Being explicit about entity managers

Kennard • August 28, 2019

php laravel doctrine

Let's say we have two entity managers: master and tenant. When the dependency inversion principle is being applied, it might not be very obvious which entity manager is actually being used inside a class.

Imagine seeing this everywhere:

public function __construct(
    EntityManagerInterface $entityManager,  // which one is it??
    Foo $foo,
    Bar $bar,
    Baz $baz
)

You must assume it's either the default one, or you have to hunt the instantiation call down.

When utilising the auto-resolving feature of Laravel's service container, you also have to let the service container know how to resolve this dependency (because it's an interface). There are two ways to do this:

$this->app->bind(
    SomeService::class,
    function () {
        /** @var EntityManagerInterface $entityManager */
        $entityManager = $this->app->get(ManagerRegistry::class)->getManager('tenant');

        return new SomeService(
            $entityManager,
            $this->app->make(Foo::class),
            $this->app->make(Bar::class),
            $this->app->make(Baz::class),
        );
    }
);

// OR

$this->app->when(SomeService::class)
    ->needs(EntityManagerInterface::class)
    ->give(
        function () {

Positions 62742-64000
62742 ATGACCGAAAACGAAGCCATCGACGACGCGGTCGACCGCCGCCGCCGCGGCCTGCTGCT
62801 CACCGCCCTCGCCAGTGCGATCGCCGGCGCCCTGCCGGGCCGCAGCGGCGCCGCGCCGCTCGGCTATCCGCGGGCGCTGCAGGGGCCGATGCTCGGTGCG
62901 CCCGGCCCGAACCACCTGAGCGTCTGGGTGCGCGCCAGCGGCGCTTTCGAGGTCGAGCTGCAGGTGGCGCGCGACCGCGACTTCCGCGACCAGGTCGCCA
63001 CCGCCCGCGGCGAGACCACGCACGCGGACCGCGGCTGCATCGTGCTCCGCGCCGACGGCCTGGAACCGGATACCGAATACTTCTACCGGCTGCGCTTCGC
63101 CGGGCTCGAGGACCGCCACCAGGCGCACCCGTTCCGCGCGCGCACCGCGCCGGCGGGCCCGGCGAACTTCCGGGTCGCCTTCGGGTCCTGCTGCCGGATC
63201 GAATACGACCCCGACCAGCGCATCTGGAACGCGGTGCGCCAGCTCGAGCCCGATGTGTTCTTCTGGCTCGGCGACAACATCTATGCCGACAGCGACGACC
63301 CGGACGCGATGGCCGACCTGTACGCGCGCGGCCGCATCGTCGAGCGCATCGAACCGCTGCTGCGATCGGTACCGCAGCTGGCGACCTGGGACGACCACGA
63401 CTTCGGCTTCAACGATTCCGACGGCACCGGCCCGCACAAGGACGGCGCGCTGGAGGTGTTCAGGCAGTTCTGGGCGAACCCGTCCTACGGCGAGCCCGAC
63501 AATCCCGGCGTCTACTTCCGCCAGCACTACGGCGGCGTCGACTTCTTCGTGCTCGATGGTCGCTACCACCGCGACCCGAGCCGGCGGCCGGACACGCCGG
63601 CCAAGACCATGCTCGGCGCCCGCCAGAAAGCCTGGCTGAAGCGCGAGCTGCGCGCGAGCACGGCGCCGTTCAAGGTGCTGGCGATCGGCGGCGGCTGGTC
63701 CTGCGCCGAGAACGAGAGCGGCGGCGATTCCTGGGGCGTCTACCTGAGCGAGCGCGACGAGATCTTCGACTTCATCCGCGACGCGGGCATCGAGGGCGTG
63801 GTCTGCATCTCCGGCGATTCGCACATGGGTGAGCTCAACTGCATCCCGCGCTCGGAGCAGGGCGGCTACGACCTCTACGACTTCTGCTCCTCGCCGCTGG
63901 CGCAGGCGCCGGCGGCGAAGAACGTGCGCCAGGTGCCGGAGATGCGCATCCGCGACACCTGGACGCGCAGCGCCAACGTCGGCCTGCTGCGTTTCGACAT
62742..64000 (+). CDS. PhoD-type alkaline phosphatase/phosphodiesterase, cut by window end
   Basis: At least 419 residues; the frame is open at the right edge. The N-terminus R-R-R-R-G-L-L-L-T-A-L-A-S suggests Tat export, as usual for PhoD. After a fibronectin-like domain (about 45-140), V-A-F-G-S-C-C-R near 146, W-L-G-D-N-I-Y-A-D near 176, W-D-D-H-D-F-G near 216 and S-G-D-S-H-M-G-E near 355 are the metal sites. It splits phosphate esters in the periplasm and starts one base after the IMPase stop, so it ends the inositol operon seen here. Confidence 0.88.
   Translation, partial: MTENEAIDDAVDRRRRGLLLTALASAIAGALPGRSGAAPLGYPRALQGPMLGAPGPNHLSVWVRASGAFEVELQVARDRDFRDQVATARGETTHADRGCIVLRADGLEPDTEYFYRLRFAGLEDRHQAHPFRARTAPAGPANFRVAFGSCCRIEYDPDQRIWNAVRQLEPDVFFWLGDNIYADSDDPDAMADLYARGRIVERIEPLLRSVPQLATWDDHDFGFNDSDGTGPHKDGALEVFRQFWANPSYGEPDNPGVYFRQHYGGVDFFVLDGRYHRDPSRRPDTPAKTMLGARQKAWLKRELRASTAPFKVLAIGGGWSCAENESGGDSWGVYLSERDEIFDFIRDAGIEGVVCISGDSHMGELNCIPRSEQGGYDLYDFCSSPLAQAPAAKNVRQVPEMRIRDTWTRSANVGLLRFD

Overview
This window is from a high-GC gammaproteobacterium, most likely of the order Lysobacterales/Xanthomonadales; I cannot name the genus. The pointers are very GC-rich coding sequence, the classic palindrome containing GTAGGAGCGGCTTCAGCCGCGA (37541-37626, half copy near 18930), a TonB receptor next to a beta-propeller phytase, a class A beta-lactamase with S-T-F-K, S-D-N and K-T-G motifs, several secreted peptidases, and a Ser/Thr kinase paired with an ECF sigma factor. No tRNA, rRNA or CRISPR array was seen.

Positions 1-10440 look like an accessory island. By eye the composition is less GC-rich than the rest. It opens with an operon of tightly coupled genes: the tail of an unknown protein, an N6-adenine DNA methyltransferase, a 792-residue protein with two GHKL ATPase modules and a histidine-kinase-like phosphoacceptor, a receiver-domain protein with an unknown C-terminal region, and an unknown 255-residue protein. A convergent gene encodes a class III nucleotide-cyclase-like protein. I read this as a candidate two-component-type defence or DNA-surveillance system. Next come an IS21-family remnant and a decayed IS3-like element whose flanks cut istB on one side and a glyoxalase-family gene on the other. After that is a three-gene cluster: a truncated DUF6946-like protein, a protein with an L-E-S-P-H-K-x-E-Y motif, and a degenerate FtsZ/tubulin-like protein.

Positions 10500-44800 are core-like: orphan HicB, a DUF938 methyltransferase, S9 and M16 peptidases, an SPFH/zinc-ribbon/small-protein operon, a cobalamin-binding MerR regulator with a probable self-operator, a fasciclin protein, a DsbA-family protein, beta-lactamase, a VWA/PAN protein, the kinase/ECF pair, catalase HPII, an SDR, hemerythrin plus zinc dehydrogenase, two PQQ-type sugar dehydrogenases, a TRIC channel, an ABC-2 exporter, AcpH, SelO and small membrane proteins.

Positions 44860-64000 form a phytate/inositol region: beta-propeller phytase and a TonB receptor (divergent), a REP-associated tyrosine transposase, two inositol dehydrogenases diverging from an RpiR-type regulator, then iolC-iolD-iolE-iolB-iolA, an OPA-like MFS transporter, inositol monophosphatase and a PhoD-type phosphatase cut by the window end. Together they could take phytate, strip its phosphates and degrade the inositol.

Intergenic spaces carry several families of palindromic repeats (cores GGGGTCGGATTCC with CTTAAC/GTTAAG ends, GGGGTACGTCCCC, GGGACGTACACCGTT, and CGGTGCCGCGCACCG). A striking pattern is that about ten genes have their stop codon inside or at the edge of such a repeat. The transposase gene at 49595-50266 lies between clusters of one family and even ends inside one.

return $this->app->get(ManagerRegistry::class)->getManager('tenant');
        }
    );

If you have a lot of classes requiring an entity manager, this will get old very quickly. The second option also won't work if you have a service requiring both entity managers.

The solution is to provide a "marker" or "tag" interface for every entity manager.

In the example below we will refactor a service requiring a tenant entity manager. The process is the same for every other entity manager.

Start by creating an interface which extends the base interface.

use Doctrine\ORM\EntityManagerInterface;

interface TenantEntityManager extends EntityManagerInterface
{
}

Then we need a decorator class. Doctrine provides an abstract base decorator which we extend. The base decorator implements all methods we need so this will be an empty class.

use Doctrine\ORM\Decorator\EntityManagerDecorator;

final class TenantEntityManagerDecorator extends EntityManagerDecorator implements TenantEntityManager
{
}

Configure the service container to bind the interface to the decorator.

$this->app->singleton(
    TenantEntityManager::class,
    function () {
        $manager = $this->app->get(ManagerRegistry::class)->getManager('tenant');

        return new TenantEntityManagerDecorator($manager);
    }
);

And refactor every constructor requiring a tenant entity manager.

public function __construct(
    TenantEntityManager $entityManager,  // This is very obvious
    Foo $foo,
    Bar $bar,
    Baz $baz
)

Since the service container knows what it should do when it sees TenantEntityManager type-hinted somewhere, we don't need binding statements for each and every class requiring a tenant entity manager anymore.